Prior to the test, Dimorphos orbited Didymos in roughly 16 hours. NASA expects the impact to shorten Dimorphos’ orbit by about 1%, or roughly 10 minutes. Though small, if done far enough away from Earth, a nudge like this could potentially deflect a future asteroid headed toward Earth just enough to prevent an impact.
Of all the near-misses and blown-out-of-proportion hype surrounding delinquent asteroids, there is one that poses a reasonable threat to our vulnerable planet.
Affectionately named for the Egyptian God of Chaos, Apophis is a massive space rock that will pass by Earth several times in the upcoming decades.
According to EarthSky, on Friday, April 13, 2029, Apophis will zoom past Earth at a distance of 19,662 miles (31,643 km) — approximately one-tenth the distance between the Earth and the moon.
A collision with Earth has been ruled out for that and most other passes, but one pass is still giving astronomers a reason to be nervous. When the rock approaches Earth in 2068, there’s a very slim chance it might hit us.
Data on Apophis initially suggested it would not hit Earth in the foreseeable future, but new calculations that take into account the Yarkovsky effect show a roughly a 0.00067% chance of the asteroid impacting Earth, according to a study from the University of Hawaii’s Institute for Astronomy The Yarkovsky effect, also known as the Yarkovsky drift, is a phenomenon in which materials within an asteroid can propel it and alter its orbit.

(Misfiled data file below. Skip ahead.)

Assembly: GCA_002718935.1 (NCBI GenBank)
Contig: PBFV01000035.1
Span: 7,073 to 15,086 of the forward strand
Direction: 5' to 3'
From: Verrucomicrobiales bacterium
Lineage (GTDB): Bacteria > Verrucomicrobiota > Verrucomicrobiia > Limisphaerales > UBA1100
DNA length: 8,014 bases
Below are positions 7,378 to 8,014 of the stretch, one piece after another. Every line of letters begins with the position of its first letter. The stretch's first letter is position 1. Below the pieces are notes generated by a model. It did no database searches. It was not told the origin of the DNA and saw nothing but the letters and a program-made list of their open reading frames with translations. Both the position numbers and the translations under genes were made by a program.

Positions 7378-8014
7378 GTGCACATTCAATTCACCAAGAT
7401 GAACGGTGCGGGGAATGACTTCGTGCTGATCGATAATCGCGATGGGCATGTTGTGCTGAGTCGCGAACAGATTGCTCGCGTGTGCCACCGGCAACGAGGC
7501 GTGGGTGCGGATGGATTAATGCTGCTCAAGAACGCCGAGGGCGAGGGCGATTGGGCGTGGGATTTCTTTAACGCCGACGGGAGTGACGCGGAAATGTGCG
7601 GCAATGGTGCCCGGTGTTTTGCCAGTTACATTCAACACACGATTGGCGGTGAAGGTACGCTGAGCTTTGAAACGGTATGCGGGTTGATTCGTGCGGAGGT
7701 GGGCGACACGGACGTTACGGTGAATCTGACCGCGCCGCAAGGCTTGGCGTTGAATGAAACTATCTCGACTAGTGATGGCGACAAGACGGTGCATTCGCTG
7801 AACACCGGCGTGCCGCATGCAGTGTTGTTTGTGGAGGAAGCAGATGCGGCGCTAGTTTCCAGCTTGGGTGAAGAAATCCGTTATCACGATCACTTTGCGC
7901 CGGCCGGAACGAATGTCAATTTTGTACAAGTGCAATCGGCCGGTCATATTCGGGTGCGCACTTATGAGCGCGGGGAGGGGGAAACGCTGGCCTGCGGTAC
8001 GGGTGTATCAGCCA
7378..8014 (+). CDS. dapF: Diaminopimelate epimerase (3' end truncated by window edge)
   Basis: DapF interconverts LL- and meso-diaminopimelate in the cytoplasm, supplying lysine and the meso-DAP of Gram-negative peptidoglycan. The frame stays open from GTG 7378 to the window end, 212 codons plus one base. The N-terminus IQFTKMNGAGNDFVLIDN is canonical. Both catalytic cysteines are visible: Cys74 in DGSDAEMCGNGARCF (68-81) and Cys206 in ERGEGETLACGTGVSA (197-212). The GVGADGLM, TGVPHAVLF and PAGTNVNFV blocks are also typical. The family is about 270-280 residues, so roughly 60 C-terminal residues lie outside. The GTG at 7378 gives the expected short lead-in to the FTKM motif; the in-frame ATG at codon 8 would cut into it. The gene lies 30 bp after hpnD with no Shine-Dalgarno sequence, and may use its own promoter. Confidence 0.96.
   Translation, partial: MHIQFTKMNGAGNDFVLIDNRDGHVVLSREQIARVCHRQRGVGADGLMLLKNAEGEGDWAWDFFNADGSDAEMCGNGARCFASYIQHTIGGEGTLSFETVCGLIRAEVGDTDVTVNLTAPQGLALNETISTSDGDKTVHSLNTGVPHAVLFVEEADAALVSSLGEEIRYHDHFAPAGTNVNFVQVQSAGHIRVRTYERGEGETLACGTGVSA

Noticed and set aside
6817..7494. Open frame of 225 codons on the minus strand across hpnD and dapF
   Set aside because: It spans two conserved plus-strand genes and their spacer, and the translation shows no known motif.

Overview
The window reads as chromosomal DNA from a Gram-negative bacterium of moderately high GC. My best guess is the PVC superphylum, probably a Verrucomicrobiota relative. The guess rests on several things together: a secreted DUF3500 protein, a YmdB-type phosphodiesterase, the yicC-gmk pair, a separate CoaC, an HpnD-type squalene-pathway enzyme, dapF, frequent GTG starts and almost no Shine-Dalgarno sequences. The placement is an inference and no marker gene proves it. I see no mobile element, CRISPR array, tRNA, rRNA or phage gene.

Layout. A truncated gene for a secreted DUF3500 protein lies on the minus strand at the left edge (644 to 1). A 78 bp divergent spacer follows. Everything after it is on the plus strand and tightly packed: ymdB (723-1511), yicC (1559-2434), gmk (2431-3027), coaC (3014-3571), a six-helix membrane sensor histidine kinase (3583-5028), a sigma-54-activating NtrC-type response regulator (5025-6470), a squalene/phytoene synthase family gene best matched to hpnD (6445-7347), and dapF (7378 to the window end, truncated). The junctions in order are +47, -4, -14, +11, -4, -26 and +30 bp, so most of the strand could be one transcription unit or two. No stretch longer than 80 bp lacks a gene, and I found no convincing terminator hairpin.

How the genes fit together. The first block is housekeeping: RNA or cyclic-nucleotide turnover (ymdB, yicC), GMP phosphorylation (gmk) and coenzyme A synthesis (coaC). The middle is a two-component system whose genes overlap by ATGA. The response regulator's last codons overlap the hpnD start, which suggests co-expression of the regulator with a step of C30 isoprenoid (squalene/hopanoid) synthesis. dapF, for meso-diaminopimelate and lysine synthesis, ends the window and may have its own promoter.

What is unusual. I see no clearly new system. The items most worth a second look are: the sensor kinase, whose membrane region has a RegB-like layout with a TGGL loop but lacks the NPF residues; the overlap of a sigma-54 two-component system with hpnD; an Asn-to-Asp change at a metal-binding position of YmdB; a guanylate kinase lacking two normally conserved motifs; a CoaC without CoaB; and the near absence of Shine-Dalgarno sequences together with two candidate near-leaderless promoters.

Radioactive material, for example, can seep out of the rock and give it a very slight “boost,” which can be enough to take it on a slightly different path and pose a danger to us or other planets.
Measuring over 300 meters across and packed with metal, the asteroid would cause an incredible amount of damage if it impacted Earth.
According to Universe Today, if the asteroid hit land, it would flatten thousands of square miles. If it hit a major city, like London, it would level the area, killing millions of people in the process. If it hit an ocean, massive tsunamis would ensue.